Secondhand Souls by Christopher Moore
Fair Warning: From here on out, there will be MAJOR SPOILERS for the first book in this series, A Dirty Job. If you haven’t read A Dirty Job yet, you should really be reading that instead of this review.
So it’s been a year since the events of A Dirty Job; the apocalypse was averted, the underworld defeated, and Charlie Asher’s soul has been bound into a 14-inch high body made from animal parts and lunchmeat (and a 10-inch penis, naturally). This particular form being unsuited for parenting, his 7 year old daughter Sophie (Death with a big ‘D’) is being raised by his sister and her wife.
Then the keening (and insistent, especially where a taser is involved) wailing of a banshee warns that maybe the apocalypse wasn’t as averted as originally thought. It seems that thousands of spirits are being trapped by the Golden Gate Bridge, that the Morrigan are clawing their way back into the world, and that a new, smooth, death wannabe is wreaking havoc on the established order of things. Oh, and it seems that Sophie’s hellhounds have gone missing and her mojo might be on the wane.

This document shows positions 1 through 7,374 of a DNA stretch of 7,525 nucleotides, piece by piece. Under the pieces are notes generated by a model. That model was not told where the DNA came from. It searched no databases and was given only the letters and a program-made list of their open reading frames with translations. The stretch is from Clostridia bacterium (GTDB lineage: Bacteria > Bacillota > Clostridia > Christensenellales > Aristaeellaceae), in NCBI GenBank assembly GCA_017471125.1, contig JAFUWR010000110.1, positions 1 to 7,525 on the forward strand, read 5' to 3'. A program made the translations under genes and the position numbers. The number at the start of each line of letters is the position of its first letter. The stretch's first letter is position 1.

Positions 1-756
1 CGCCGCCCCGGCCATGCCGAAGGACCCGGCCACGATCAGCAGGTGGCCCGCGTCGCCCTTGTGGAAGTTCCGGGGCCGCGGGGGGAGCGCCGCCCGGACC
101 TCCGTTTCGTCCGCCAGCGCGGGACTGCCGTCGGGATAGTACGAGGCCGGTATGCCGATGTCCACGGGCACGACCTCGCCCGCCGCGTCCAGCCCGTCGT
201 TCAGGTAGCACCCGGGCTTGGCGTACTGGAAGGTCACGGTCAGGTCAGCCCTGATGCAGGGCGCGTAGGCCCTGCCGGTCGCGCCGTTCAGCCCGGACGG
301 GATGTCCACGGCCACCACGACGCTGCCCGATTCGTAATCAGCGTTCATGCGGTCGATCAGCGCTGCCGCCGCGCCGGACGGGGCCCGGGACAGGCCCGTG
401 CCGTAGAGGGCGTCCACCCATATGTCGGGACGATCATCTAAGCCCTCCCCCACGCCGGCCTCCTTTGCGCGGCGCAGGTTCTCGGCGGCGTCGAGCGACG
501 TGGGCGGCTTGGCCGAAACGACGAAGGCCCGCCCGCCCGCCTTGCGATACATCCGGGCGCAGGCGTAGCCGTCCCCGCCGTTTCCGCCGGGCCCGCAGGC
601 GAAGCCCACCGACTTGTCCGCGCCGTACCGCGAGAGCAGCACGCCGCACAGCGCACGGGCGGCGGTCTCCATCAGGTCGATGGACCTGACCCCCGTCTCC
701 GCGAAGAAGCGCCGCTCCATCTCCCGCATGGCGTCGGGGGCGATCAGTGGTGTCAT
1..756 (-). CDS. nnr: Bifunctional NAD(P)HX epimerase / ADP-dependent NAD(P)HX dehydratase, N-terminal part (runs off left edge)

I’ve been a huge fan of Christopher Moore ever since Lamb: The Gospel According to Biff, Christ’s Childhood Pal. Moore’s books are one of my go-tos when I need a comfort read. Secondhand Souls certainly follows in the Moore tradition, with the irreverent and (I mean this in the best possible way) juvenile humor that makes him so much fun. Now, I will say that this is not his strongest work, but maybe that is because A Dirty Job was easily one of his best. Without the pathos of single-dad Charlie Asher trying to figure out how to raise his death-incarnate daughter to be a well-rounded human being, the story is a bit flat. Nonetheless, I found myself laughing out loud and enjoying myself, so I feel the book was a success. Fans of Moore, Dave Barry, or A. Lee Martinez should absolutely pick up this book.
I won a copy of this book in a giveaway by William Morrow Pubishing.